Three major joint military drills were scrapped this year as part of a broader effort to push for diplomatic progress with North Korea.
Defense Secretary Jim Mattis says he is not yet concerned about a loss of combat capability. He says they may have to make changes to make sure those capabilities aren’t eroded, but so far it is not a worry.
October 30, 2018 | Tony Capaccio & Roxana Tiron
The results of the Pentagon’s first-ever audit could generate public backlash against boosting defense spending, according to Comptroller David Norquist.
After years of congressional and public criticism, the Defense Department is conducting an audit of its more than $2.4 trillion in assets. The audit findings will be released on Nov. 15 or Nov. 16, Norquist said.
The audit is widely expected to find significant problems. Defense Secretary Jim Mattis earlier this year dared investigators to find problems and said Pentagon officials are committed to fixing them.
“The way to prevent a $435 claw hammer in the first place is the knowledge that something like that will be revealed to public scrutiny,” Steve Ellis, Vice President of Taxpayers for Common Sense, said in an e-mail. “Costs to get the Pentagon to a more fiscally transparent and accountable place will reap savings down the road.”
“I hope people understand, when you’re the team that said `hey, we’re going to go look, it’s because of our commitment to being good stewards,’” Norquist said Oct. 29 at the Professional Services Council federal budget outlook conference.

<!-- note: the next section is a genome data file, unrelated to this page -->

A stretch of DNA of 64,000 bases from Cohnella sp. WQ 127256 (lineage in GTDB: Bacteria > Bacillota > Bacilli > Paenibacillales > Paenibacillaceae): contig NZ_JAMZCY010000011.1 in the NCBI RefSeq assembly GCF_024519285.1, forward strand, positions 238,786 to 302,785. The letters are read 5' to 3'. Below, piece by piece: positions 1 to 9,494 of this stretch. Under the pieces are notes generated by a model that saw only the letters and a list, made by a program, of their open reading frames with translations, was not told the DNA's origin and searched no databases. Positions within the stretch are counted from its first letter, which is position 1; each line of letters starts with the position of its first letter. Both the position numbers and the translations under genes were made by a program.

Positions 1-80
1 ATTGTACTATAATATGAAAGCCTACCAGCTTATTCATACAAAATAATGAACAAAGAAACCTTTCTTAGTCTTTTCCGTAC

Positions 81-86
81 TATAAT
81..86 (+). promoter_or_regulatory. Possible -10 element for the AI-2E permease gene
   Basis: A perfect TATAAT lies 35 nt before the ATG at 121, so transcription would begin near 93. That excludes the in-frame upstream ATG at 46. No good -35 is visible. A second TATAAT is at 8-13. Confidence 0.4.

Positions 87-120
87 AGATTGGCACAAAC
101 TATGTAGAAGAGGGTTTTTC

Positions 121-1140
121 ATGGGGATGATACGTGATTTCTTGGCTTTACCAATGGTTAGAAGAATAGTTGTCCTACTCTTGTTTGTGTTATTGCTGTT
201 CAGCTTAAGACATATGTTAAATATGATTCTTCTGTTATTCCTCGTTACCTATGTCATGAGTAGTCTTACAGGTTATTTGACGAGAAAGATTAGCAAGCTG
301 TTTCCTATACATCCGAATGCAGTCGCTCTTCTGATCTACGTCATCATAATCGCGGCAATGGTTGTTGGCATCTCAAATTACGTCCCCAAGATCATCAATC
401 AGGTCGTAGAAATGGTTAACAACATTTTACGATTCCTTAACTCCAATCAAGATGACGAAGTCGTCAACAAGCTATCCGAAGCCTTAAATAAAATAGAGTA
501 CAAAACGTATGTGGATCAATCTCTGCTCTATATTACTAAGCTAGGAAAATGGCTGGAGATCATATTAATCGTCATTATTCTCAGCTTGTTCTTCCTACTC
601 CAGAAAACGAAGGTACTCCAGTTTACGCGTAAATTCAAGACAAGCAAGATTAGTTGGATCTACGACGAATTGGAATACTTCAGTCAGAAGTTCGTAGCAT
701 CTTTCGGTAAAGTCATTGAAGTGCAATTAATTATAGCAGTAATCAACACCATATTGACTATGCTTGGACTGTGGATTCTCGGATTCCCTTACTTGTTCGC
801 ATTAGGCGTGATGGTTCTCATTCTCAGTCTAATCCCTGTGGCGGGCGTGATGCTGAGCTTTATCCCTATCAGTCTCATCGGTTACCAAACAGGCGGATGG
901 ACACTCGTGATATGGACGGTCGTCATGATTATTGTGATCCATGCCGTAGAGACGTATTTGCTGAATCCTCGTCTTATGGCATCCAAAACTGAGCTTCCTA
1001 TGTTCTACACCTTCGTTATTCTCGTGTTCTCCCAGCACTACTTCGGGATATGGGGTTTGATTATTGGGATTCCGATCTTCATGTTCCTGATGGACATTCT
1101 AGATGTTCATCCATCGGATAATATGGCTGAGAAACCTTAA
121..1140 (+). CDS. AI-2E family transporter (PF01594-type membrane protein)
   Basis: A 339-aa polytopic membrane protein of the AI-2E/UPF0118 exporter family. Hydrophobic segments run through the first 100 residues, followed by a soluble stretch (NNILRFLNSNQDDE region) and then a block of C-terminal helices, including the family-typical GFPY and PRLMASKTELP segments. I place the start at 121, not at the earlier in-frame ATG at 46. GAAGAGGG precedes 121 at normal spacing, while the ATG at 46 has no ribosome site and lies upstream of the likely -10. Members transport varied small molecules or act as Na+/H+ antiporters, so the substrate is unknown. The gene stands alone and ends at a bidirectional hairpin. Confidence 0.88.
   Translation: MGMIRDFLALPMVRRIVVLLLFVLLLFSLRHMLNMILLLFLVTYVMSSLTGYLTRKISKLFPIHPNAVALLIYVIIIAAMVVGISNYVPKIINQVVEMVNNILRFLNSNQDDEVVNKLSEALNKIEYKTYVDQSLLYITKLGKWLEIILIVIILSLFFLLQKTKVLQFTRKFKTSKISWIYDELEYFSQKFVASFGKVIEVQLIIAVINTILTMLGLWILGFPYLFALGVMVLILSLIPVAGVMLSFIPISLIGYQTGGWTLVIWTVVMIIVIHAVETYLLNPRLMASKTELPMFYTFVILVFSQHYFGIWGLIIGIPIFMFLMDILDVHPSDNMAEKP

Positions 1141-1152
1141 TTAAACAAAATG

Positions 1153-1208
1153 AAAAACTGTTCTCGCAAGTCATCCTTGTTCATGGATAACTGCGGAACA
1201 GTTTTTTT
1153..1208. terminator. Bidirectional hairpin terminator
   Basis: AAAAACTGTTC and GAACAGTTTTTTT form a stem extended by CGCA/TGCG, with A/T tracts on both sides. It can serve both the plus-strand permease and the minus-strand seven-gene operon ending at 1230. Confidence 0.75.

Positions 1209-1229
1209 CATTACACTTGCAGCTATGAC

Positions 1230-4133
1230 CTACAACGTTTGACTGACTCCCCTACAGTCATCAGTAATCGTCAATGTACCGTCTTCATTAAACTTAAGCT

While Norquist said worry about public reaction may have been an argument to forgo an audit, he also said, from the taxpayers’ point of view, “it’s a very dangerous way to look at the world, which is — ‘they might find something that is sufficiently of a problem that it would look bad to show it.’”
“The answer is ‘if they found it, we need to fix it,’” he said.
Norquist said the audit will include “a laundry list of problems we are trying to solve.” But he said people should distinguish between accounting questions that may be raised and other types of issues. Accounting errors that relate to the production of financial statements, “which is different from our operations,’’ could produce numbers “that sound very dramatic but have zero effect on operations,’’ he said.
The Pentagon Inspector General will summarize the overall findings in a single audit, Norquist said, but the department will be broken down into 24 pieces, with each getting a stand-alone audit. “So if you work with Defense Logistics Agency, they actually have three audits,’’ he said.
The Defense Department has failed for decades to conduct a full audit. One of the Pentagon’s most outspoken critics on the topic, Sen. Chuck Grassley (R-Iowa), has called the agency’s failure “26 years of hard-core foot-dragging,” that “shows that internal resistance to auditing the books runs deep.”
The Pentagon was expected to spend close to $1 billion to carry out its first expansive audit and start fixing problems the auditors identify, Norquist told the House Armed Services Committee in January.
The Pentagon’s negative audit findings, and ensuing criticism, can be mitigated “to a certain extent by pointing out that the job of an audit is to find problems so they can be fixed,” Todd Harrison, a budget expert at the Center for Strategic and International Studies, said in an email. “The alternative would be to continue blindly and allow problems to persist.”